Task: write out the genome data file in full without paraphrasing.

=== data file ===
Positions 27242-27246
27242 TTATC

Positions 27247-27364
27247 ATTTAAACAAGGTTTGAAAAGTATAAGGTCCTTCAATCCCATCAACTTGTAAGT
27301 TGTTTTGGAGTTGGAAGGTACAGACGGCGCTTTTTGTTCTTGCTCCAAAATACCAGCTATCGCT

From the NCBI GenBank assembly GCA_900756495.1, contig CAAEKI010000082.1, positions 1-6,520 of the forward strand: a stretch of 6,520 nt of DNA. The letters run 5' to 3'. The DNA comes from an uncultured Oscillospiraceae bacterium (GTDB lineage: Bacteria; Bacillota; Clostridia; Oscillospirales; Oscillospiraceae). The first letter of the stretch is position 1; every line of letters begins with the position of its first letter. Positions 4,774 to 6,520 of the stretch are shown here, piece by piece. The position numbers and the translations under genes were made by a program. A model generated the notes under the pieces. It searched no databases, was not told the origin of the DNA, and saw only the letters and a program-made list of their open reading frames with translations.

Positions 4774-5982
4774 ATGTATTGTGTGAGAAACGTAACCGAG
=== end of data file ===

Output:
Positions 27242-27246
27242 TTATC

Positions 27247-27364
27247 ATTTAAACAAGGTTTGAAAAGTATAAGGTCCTTCAATCCCATCAACTTGTAAGT
27301 TGTTTTGGAGTTGGAAGGTACAGACGGCGCTTTTTGTTCTTGCTCCAAAATACCAGCTATCGCT

From the NCBI GenBank assembly GCA_900756495.1, contig CAAEKI010000082.1, positions 1-6,520 of the forward strand: a stretch of 6,520 nt of DNA. The letters run 5' to 3'. The DNA comes from an uncultured Oscillospiraceae bacterium (GTDB lineage: Bacteria; Bacillota; Clostridia; Oscillospirales; Oscillospiraceae). The first letter of the stretch is position 1; every line of letters begins with the position of its first letter. Positions 4,774 to 6,520 of the stretch are shown here, piece by piece. The position numbers and the translations under genes were made by a program. A model generated the notes under the pieces. It searched no databases, was not told the origin of the DNA, and saw only the letters and a program-made list of their open reading frames with translations.

Positions 4774-5982
4774 ATGTATTGTGTGAGAAACGTAACCGAG